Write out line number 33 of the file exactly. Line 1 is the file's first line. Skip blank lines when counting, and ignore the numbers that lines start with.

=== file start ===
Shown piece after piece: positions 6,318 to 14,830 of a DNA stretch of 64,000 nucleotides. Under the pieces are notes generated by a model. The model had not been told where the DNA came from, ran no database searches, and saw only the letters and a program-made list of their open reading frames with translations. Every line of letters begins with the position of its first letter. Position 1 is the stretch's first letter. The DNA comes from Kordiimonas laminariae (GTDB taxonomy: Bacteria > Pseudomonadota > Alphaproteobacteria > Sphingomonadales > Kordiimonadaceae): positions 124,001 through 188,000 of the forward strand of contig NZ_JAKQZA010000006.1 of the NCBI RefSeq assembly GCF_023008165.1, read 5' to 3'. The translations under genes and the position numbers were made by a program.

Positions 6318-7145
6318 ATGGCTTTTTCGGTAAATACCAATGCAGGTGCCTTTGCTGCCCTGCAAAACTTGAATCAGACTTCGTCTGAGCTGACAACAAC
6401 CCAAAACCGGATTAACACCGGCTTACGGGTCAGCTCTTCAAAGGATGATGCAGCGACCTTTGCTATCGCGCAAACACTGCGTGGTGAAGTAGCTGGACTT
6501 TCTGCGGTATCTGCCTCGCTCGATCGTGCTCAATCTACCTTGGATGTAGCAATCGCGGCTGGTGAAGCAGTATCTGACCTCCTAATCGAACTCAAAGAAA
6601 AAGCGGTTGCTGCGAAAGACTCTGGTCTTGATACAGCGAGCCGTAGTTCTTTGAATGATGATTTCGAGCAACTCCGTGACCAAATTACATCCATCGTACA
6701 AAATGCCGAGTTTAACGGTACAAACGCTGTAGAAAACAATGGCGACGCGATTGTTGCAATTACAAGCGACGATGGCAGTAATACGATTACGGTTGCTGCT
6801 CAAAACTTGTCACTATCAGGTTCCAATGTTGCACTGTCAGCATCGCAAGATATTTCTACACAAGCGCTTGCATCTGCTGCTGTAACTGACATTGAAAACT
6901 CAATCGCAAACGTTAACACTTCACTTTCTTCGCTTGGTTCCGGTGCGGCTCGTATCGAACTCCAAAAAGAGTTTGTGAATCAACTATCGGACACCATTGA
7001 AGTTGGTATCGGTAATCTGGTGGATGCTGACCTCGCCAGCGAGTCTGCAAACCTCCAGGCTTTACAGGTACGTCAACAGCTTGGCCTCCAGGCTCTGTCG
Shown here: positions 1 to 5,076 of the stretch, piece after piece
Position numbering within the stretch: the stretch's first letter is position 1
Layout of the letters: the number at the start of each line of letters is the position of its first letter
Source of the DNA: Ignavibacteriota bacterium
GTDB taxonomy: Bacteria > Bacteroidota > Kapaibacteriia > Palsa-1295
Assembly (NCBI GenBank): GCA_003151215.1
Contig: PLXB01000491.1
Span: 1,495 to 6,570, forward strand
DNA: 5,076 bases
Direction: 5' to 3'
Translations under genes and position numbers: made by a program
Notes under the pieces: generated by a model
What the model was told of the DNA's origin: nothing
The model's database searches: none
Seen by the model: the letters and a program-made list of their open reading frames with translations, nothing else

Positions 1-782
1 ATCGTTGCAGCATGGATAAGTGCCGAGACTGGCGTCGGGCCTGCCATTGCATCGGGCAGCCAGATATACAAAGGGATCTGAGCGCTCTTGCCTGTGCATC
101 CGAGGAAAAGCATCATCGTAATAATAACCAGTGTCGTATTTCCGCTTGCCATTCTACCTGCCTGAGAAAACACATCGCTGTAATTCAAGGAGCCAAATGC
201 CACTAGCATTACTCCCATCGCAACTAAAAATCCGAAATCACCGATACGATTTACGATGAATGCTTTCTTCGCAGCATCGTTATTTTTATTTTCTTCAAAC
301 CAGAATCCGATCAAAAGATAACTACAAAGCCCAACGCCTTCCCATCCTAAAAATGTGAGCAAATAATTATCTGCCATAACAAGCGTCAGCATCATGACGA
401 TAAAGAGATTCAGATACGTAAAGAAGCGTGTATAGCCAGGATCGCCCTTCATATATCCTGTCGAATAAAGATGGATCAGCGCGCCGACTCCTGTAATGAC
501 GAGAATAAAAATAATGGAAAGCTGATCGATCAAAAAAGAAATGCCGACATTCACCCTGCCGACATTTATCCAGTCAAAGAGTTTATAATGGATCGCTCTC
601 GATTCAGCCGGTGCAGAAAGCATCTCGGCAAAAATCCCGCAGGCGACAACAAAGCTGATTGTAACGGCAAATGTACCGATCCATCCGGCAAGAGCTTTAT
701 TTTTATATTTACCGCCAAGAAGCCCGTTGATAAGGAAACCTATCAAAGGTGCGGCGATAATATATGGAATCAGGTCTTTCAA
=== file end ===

601 GATTCAGCCGGTGCAGAAAGCATCTCGGCAAAAATCCCGCAGGCGACAACAAAGCTGATTGTAACGGCAAATGTACCGATCCATCCGGCAAGAGCTTTAT